Download Economics for Real People PDF

TitleEconomics for Real People
File Size1.1 MB
Total Pages354
Table of Contents
                            Cover
Acknowledgments
Contents
Introduction
Part I: The Science of Human Action
	1. What's Going On?
	2. Alone Again, Unnaturally
	3. As Time Goes By
Part II: The Market Process
	4. Let's Stay Together
	5. Money Changes Everything
	6. A Place Where Nothing Every Happens
	7. Butcher, Baker, Candlestick Maker
	8. Make a New Plan, Stan
	9. What Goes Up, Must Come Down
Part III: Interference With The Market
	10. A World Become One
	11. The Third Way
	12. Fiddling With Prices While The Market Burns
	13. Times Are Hard
	14. Unsafe at Any Speed
	15. One Man Gather What Another Man Spills
	16. Stuck on You
	17. See the Pyramids Along the Nile
Part IV: Social Justive, Rightly Understood
	18. Where Do We Go From Here?
Untitled
Appendix A
Appendix B
Bibligraphy
References
Index
                        
Document Text Contents
Page 2

Economics for Real People

An Introduction to the
Austrian School

2nd Edition

Page 177

The differences among people as to their natural abilities,
their tastes, and their learned skills is the foundation of inter-
personal exchange, the division of labor, and therefore of
extended human society. As Murray Rothbard wrote in Free-
dom, Inequality, Primitivism and the Division of Labor:

The glory of the human race is the uniqueness of
each individual, the fact that every person,
though similar in many ways to others, possesses
a completely individuated personality of his own. It
is the fact of each person’s uniqueness—that fact
that no two people can be wholly interchange-
able—that makes each and every man irreplaceable
and that makes us care whether he lives or dies,
whether he is happy or oppressed. And, finally, it is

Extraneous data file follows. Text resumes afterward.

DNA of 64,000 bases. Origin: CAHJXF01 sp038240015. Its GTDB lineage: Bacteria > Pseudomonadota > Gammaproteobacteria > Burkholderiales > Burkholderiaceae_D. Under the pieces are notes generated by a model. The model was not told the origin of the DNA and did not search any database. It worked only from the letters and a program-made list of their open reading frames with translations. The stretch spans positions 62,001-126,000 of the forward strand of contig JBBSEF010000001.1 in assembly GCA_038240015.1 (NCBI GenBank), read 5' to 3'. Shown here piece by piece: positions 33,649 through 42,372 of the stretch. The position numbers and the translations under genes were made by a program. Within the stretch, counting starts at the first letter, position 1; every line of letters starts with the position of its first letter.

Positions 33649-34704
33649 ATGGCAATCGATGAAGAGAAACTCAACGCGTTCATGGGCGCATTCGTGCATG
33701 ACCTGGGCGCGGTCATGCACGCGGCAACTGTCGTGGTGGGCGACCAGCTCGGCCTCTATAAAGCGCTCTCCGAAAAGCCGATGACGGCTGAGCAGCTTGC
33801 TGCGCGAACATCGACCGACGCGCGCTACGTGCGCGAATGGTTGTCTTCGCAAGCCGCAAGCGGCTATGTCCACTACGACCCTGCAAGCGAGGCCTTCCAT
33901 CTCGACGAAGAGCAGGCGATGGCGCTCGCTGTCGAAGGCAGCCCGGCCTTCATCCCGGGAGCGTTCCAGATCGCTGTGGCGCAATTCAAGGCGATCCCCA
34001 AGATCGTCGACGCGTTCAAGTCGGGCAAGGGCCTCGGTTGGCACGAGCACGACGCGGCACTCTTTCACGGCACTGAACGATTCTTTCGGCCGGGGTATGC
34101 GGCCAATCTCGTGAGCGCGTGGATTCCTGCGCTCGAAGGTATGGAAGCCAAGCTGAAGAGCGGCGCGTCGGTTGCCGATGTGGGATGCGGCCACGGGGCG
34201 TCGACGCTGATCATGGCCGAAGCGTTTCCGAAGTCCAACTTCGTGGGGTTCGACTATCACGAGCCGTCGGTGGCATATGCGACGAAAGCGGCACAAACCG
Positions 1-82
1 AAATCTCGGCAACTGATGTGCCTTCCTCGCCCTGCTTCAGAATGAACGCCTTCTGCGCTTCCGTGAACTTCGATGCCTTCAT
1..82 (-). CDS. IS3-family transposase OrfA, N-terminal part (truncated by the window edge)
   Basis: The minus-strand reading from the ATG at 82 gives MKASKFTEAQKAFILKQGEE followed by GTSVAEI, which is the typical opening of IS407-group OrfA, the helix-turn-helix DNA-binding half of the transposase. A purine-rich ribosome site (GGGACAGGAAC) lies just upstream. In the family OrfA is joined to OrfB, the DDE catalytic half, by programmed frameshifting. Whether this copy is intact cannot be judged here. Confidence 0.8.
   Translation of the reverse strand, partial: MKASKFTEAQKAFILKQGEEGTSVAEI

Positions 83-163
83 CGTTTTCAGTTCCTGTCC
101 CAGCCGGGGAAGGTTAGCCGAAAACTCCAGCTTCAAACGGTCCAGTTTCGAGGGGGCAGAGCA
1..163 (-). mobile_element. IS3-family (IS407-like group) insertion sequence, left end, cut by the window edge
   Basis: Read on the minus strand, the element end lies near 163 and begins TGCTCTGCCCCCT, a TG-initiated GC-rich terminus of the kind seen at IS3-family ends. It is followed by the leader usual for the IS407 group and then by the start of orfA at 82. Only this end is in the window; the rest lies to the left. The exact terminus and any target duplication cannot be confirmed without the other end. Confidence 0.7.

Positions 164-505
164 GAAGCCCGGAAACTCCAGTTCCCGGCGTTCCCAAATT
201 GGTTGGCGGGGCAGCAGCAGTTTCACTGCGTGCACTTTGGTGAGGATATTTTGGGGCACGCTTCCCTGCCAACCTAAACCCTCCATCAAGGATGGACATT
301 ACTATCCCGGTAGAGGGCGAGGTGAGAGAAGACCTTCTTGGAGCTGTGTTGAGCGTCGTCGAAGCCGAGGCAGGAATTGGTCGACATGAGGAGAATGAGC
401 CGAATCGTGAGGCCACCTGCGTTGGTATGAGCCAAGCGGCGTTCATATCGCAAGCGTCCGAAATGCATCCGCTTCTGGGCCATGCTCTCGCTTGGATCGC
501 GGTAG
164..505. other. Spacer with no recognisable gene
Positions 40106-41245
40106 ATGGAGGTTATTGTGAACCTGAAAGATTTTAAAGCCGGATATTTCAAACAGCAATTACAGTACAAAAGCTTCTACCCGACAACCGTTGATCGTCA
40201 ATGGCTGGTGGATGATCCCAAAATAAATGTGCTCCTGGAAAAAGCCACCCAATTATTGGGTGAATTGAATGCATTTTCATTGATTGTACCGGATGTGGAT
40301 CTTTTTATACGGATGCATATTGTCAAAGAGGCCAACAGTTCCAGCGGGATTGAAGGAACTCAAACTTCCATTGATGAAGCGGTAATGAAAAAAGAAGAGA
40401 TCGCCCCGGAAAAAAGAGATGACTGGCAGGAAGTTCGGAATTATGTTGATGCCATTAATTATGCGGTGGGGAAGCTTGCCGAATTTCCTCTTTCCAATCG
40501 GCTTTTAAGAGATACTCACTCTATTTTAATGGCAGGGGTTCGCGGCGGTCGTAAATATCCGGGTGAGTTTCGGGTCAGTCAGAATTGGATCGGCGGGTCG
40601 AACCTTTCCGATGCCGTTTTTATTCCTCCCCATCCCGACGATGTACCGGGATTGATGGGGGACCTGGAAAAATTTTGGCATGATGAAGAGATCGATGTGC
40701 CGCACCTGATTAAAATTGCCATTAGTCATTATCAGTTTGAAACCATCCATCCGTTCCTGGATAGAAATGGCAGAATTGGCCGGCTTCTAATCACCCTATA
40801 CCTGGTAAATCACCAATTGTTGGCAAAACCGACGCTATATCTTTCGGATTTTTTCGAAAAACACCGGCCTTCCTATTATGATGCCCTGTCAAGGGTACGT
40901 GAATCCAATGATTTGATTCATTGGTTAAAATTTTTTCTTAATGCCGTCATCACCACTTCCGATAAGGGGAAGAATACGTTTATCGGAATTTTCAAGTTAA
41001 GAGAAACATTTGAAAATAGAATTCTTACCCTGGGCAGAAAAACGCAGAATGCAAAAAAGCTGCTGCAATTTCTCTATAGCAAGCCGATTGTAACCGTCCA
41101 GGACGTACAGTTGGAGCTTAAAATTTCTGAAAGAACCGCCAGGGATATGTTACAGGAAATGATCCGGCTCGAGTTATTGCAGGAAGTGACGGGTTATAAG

the fact that these unique personalities need free-
dom for their full development that constitutes one
of the major arguments for a free society.

Kurt Vonnegut’s short story “Harrison Bergeron” satirizes
attempts to create a society where everyone is absolutely
equal to everyone else. In the world he depicts, those who
can jump higher than the average person must wear weights
on their bodies. Those who are more attractive must be made
uglier. Those who are more intelligent must wear a device that
interrupts their thoughts with a loud noise every few seconds.

Short of measures like those in Vonnegut’s story, the ideal
of absolute equality is a chimera. The Soviet Union was not a
society in which all citizens were equal. The freedom of action
and access to goods of a high-ranking Communist Party offi-
cial was immensely greater than that of the average person.
But the pursuit of that chimera has resulted in some of the
worst tyrannies in history.

1 7 6 E C O N O M I C S F O R R E A L P E O P L E

Page 178

C H A P T E R 1 1

The Third Way
O N G O V E R N M E N T I N T H E M A R K E T

P R O C E S S

THE DYNAMICS OF INTERVENTIONISM

THERE HAVE BEEN many efforts over the years to develop a“third way” of managing social cooperation, a path thatwill take advantage of the efficiency of the market
process while controlling its “excesses.” The fascist movement
in Italy, National Socialism in Germany, and the New Deal in
America were all examples of the search for that path.

However, all attempts to improve market outcomes run
into the same problem that cripples the attempt to create a
socialist society, although to a lesser extent. Outside of mar-
ket prices, based on private property, there is no way to
rationally calculate how valuable an undertaking’s contribu-
tion to society’s well-being is. Arbitrary numbers can be
assigned to gauge the costs and benefits of, for instance, a
new environmental regulation, but they are just guesses. Only
real market prices convey information on the freely chosen
values of acting man.

Mises pointed out that all market interventions are likely to
produce results that are undesirable even from the point of
view of those forwarding the intervention. That is because the

1 7 7

Similer Documents